In a March 16, 2017 decision, the United States Court of Appeals for the Ninth Circuit affirmed the dismissal of a putative consumer class action against Anheuser-Busch Companies, LLC. In this action, plaintiffs alleged that the labeling on defendant’s “Rita” malt beverages (including Bud Light Lime-a-Rita) was misleading and asserted claims for false advertising, omission, and breach of warranty under California law. Plaintiffs alleged that use of the word “Light” was misleading because the products contained considerably more calories and carbohydrates per ounce than other Budweiser products. The Ninth Circuit was called upon to review the District Court’s dismissal of the action with prejudice under Rule 12(b)(6).
In affirming the District Court, the Ninth Circuit held that “no reasonable consumer would be deceived by the label on the carton into thinking that ‘Bud Light Lime Lime-a-Rita,’ which the label calls a ‘Margarita With a Twist,’ is a low calorie, low carbohydrate beverage, or that it contains fewer calories or carbohydrates than a regular beer.” The Ninth Circuit noted that the label makes clear that the product is “not a normal beer” and that the label picture shows a bright green drink served over ice in a margarita glass. According to the Ninth Circuit, comparable products would include a hypothetical Budweiser Lime-a-Rita product (as opposed to a Bud Light) or a tequila margarita, both of which would contain more calories and carbohydrates than the product at issue. For these reasons, the Ninth Circuit dismissed both the false advertising and omission claims.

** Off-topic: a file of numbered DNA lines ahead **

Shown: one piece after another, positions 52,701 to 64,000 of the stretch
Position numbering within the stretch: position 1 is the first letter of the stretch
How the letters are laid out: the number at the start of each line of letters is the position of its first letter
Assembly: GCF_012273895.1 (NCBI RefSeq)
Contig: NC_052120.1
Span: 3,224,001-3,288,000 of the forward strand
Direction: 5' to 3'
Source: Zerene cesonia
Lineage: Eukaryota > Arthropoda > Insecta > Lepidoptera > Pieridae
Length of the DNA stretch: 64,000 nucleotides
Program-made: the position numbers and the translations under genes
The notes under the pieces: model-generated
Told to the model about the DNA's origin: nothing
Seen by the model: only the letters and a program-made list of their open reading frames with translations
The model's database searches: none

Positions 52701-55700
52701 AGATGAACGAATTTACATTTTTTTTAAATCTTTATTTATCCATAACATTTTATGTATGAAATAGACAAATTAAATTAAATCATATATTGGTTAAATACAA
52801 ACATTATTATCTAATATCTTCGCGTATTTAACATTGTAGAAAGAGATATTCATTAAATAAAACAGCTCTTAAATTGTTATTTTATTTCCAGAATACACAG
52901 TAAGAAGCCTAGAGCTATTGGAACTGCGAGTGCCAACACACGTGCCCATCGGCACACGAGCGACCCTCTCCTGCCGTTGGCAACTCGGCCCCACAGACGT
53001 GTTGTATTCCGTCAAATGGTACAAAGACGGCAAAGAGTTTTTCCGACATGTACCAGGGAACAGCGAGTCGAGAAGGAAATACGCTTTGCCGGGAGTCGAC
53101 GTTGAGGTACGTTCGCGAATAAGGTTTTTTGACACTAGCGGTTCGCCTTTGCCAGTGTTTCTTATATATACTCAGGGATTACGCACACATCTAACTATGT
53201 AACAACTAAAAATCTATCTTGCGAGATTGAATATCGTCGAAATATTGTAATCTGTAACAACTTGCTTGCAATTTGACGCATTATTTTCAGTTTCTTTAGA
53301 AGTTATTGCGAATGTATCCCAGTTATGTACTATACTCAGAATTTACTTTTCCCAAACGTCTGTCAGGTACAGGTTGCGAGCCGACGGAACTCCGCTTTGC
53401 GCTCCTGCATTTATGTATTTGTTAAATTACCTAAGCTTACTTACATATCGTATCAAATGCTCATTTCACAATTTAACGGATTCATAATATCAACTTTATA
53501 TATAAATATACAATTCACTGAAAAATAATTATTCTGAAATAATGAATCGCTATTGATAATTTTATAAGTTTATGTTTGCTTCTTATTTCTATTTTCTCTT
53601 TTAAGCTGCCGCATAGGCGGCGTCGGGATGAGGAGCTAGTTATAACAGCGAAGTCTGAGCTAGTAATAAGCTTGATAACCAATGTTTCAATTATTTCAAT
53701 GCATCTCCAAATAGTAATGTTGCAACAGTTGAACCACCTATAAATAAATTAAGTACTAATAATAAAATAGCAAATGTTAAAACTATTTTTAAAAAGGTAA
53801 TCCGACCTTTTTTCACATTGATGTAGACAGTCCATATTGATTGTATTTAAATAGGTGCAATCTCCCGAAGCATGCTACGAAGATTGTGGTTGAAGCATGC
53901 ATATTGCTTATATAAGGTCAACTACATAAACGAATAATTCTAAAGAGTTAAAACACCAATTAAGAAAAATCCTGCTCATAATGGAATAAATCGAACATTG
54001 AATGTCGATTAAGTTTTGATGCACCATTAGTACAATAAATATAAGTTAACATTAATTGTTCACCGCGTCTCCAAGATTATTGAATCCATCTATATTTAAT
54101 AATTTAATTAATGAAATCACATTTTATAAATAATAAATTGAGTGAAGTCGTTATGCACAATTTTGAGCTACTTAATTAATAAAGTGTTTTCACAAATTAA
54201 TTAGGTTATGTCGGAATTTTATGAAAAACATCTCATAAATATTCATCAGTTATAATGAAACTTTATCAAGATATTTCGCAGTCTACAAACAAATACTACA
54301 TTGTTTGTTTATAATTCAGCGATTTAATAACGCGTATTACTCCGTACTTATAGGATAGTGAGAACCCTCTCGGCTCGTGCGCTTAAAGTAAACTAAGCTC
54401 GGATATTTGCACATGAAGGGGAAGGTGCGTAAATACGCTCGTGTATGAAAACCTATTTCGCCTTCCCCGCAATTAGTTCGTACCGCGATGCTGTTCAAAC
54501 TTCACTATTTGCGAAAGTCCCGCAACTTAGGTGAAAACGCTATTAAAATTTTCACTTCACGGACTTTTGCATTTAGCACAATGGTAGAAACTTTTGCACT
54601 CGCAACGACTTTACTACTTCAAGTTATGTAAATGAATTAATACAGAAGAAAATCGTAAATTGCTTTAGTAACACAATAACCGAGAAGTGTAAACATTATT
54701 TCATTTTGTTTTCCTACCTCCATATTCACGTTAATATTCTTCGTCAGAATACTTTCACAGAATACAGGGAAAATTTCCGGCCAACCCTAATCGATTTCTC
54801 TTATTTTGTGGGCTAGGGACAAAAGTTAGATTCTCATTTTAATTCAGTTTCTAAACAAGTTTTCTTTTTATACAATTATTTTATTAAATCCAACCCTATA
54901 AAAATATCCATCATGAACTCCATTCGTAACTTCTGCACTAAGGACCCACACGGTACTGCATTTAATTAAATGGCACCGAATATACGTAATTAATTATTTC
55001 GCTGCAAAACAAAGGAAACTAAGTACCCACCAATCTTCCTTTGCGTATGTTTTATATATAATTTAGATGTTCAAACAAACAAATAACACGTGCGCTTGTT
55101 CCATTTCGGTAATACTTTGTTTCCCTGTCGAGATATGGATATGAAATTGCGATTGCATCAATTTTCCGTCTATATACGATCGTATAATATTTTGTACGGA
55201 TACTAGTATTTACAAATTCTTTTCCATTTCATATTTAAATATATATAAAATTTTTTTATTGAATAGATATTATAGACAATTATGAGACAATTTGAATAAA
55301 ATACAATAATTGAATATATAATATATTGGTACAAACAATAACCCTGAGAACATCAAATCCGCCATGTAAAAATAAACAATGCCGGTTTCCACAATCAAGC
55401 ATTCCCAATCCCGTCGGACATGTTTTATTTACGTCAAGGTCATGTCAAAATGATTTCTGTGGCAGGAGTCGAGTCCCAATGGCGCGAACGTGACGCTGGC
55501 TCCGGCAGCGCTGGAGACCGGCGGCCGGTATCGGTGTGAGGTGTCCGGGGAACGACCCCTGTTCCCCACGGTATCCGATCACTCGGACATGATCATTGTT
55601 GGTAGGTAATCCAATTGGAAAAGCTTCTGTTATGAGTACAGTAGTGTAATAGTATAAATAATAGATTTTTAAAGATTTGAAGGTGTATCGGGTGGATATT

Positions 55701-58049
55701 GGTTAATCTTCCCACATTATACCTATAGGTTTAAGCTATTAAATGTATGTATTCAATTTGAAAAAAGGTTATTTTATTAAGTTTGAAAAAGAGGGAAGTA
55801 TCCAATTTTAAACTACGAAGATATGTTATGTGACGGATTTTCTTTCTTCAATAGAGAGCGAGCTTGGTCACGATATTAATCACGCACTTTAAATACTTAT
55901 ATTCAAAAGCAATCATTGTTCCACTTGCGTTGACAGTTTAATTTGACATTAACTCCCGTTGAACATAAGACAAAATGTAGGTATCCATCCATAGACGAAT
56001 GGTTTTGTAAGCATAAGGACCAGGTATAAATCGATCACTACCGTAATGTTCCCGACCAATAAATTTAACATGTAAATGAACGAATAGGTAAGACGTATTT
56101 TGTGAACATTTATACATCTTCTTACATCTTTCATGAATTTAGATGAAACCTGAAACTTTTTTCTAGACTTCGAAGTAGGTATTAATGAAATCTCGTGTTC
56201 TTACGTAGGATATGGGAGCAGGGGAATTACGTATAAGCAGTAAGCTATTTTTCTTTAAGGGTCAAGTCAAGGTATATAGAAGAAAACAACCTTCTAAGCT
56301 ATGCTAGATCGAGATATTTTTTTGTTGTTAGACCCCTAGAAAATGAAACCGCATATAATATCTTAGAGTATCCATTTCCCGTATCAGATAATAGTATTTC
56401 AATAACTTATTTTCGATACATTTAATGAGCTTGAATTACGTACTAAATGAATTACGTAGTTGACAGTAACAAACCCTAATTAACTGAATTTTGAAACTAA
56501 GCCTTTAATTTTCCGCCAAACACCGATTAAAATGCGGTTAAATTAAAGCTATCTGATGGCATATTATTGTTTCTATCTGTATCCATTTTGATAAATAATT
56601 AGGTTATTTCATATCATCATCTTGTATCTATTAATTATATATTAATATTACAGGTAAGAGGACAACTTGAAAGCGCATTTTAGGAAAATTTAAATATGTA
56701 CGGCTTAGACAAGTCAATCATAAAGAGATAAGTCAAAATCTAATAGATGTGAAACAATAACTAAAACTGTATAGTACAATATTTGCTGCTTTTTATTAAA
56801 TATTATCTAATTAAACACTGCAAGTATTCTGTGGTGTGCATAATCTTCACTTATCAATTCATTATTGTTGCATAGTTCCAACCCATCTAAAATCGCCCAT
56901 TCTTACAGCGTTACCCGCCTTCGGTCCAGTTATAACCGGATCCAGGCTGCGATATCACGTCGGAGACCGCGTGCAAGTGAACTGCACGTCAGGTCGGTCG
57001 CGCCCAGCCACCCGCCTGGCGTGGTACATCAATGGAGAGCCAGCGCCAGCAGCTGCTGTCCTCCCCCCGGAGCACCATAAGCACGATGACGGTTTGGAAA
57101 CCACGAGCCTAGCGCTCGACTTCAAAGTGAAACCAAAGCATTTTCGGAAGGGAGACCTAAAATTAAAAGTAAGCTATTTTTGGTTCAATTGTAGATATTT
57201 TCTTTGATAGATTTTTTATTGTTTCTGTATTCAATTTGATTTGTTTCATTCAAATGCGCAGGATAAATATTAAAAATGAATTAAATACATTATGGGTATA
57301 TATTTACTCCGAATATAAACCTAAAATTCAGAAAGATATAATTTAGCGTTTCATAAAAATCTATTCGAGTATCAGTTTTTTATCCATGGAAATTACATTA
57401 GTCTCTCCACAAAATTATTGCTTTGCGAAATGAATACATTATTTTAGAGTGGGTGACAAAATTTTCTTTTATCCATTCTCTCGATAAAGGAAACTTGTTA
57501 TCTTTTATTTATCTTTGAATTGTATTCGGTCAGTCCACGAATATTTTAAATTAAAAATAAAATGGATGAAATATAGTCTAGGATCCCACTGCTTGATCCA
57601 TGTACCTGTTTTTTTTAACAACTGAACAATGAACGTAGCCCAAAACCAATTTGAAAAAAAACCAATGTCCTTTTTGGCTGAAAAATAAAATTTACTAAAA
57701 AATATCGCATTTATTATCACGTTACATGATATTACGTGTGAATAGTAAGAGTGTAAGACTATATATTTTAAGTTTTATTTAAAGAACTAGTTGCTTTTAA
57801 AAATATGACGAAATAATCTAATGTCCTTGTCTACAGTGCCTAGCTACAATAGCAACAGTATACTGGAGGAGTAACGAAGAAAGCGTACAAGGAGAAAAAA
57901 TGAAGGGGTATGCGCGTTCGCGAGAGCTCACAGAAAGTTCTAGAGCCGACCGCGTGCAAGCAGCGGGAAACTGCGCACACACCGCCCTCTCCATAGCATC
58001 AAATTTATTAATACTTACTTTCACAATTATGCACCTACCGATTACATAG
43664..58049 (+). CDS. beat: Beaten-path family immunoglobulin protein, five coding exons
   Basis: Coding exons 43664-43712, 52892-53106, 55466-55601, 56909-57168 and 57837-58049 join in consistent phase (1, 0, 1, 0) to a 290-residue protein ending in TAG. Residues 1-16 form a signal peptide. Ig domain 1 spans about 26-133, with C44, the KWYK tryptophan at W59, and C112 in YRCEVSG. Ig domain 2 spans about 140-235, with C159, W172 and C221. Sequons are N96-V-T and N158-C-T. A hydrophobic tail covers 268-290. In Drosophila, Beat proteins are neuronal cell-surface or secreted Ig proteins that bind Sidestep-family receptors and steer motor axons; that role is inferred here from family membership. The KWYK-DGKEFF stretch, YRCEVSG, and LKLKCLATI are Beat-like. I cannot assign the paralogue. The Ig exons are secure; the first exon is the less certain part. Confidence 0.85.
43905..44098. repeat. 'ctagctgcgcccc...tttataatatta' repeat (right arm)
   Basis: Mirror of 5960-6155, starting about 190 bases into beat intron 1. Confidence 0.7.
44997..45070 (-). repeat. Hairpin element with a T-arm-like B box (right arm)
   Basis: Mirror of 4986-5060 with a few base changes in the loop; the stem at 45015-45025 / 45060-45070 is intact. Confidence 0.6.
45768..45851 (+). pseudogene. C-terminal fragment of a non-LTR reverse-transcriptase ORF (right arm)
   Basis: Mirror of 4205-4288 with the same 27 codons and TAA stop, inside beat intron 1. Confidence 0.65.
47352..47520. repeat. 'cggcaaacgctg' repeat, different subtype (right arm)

While this decision is not binding in New Jersey, New Jersey businesses should take note of the Ninth Circuit’s reasoning regarding what constitutes a comparable product for purposes of consumer deception.